He criticised Charles Darwin

IT AMAZES ME that one can walk along the same route many times and miss features that turn out to be fascinating. I do not know how many times we have walked past Leinster Square near Bayswater and missed seeing a small information plaque attached to the cast-iron railings that keep the public out of the lovely private Leinster Square Gardens. Today, the 1st of April 2021, we saw it for the first time. Apart from providing a short history of this London square, it also mentions a person, about whom I have been curious for a while, since seeing a memorial to him near Portobello Road during our first covid19 ‘lockdown’.

Leinster Square was laid out by a property developer, George Wyatt, between 1856 and 1864 on land that was once used for market gardening and plant nurseries (http://www.lsga.org.uk/LSGA_Histories.html#:~:text=Building%20began%20in%201856%20and,character%20soon%20grew%20rather%20mixed.) The first inhabitants of the square were wealthy but soon the square became surrounded by hotels, flats, and lodging houses. Since then, this has remained the case. The buildings surround a beautifully maintained private garden, accessible mainly to people living around the square.

An article in Wikipedia (https://en.wikipedia.org/wiki/Leinster_Square) lists the following ‘notable residents’ of the square: the suffragette Georgina Fanny Cheffins (1863-1932); the musician Sting; and the architect Sir Charles Locke Eastlake (1836-1906). The article does not mention the naturalist William Henry Hudson (1841-1922), who lived at both numbers 11 and 16 Leinster Square.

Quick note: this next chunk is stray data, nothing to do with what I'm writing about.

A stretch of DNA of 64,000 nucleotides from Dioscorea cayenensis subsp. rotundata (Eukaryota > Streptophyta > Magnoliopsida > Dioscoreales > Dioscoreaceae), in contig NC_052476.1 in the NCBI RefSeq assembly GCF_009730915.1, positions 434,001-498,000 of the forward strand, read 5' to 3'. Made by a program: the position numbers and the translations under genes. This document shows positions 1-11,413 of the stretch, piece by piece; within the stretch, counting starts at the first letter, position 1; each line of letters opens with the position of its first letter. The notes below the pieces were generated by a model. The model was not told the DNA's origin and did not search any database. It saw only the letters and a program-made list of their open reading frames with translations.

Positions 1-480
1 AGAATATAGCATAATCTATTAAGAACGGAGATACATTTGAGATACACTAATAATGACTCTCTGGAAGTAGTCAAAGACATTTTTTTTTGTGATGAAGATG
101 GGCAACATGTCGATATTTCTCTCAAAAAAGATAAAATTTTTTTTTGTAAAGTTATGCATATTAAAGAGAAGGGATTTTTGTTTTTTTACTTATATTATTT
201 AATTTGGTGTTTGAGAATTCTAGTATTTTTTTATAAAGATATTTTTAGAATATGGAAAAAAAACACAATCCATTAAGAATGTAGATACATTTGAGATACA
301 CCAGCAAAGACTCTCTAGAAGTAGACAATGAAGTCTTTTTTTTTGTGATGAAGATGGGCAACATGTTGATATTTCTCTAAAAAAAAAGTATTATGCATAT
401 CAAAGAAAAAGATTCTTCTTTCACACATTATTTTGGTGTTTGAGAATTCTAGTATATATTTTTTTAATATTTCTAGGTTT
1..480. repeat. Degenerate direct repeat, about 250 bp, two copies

William Henry Hudson

Hudson was born in Quilmes, Argentina, son of parents of English and Irish origin, settlers from the USA. His father Daniel was son of a Devon man and an Irish mother. William’s mother was born in Maine (USA), a descendant of one of the Pilgrim Fathers. During his youth in Argentina, William made many observations about the local flora and fauna as well as human activity. Some of his findings, mainly ornithological, were published in the prestigious “Proceedings of the Royal Zoological Society” and were communicated to the Smithsonian Institute in the USA. His life, his works, his travels, and his extensive writings, have been described in detail in “WH Hudson. A Biography” by Ruth Tomalin.

On the 1st of April 1874, William departed from Argentina on board the “Ebro”, bound for Southampton in England, a journey that lasted 33 days. One of the first places Hudson visited was Clyst Hydon in Devon, where his father had lived. By the 22nd of December 1875, he had received his ticket for the reading room at the British Museum. It gave his address as 40 St Lukes Road, Bayswater. Known as the Tower House, this was a boarding house run by Miss Wingrave. The house, which still stands is at the corner of St Luke’s Road and Tavistock Road, close to Portobello Road. It bears two plaques commemorating the life of Hudson. It was in this house that he died. However, in between first arriving at this address and his final days, he lived in Leinster Square for a while.

Hudson’s hopes of gaining recognition in the scientific circles in London were disappointed. His romantic and artistic approach to natural history did not chime well with the London’s scientific elite with its more purely objective approach and its disdain for amateurs, however diligent they might be. And also, as Tomalin explained, Hudson did not:

“…belong to the right public school and university background.”